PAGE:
Alejandro Thamm from Argentina owns two interesting “La Perdiz” (Spanish for “The Partridge”) chisels made by E.A. Berg. These chisels have been in Alejandro’s family for many years. He is not certain if his father bought them, or if they came from his grandfather. The photos below were all taken by Alejandro.
These are robust-looking tanged chisels. The top chisel is firmer-style with squared off blade sides. The bottom chisel is also firmer-style with modestly beveled blade sides. Both have stout, plain birch Berg No. 954 handles with sturdy steel steel hoops and ferrules. Berg only offered the No. 954 chisel handle between 1932 and 1936, so the handles (and likely the chisels) are close to 80 years old.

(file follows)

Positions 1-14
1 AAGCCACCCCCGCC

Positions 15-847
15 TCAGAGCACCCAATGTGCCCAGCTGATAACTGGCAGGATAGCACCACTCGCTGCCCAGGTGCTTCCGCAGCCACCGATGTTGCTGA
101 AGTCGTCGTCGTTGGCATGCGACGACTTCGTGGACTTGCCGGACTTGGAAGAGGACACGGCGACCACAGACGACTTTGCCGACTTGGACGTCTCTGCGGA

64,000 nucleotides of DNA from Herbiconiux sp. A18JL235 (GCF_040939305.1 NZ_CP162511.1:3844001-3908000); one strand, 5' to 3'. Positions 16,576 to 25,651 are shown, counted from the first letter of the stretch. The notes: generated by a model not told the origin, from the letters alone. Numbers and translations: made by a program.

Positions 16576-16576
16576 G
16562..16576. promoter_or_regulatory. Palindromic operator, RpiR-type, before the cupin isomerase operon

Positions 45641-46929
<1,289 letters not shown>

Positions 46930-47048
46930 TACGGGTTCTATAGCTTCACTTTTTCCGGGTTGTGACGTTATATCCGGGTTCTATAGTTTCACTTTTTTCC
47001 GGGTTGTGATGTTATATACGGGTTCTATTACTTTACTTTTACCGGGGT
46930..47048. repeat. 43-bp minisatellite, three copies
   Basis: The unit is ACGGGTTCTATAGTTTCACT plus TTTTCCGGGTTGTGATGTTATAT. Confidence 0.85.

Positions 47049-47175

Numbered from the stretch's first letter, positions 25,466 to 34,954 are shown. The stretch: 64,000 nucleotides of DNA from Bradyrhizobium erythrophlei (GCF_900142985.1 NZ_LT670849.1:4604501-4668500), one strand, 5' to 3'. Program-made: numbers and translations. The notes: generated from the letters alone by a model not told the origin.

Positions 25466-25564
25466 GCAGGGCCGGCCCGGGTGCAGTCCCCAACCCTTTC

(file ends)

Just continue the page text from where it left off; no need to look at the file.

The La Perdiz brand appears to have been made for Argentina and perhaps other Spanish-speaking countries. (This is similar to what Edward Zinn did with Berg chisels in the U.S. in the 1920’s.) These Berg chisels were likely imported by a South American reseller/distributor. I don’t have any details on this so far. And I don’t know if it was Berg or the reseller/distributor who actually applied the La Perdiz blade stamp.
The La Perdiz blade stamp is on the front of the chisel blade. It is a stylized partridge standing on the ground and enclosed by a circle. To its right is the text “LA PERDIZ”. The quality of this blade stamp is not very good and the “I” in “PERDIZ” is indistinct.
The Berg stamp on the back of the chisel blade is crisp and clear. The text reads “E.A. BERG” | “ESKILSTUNA” | “SWEDEN”. There is no accompanying Berg “Shark” imprinted on the blade, which is quite significant. Berg was usually very insistent on having its name and its “Shark” logo on all re-branded Berg items. Even the Edward Zinn chisels had the Berg “Shark” imprinted on their blades, along with the Zinn name and logo (an elephant).
Other examples of these chisels show mediocre-quality La Perdiz blade stamps on the front of the blade, plus Berg stamps without the “Shark” on the back.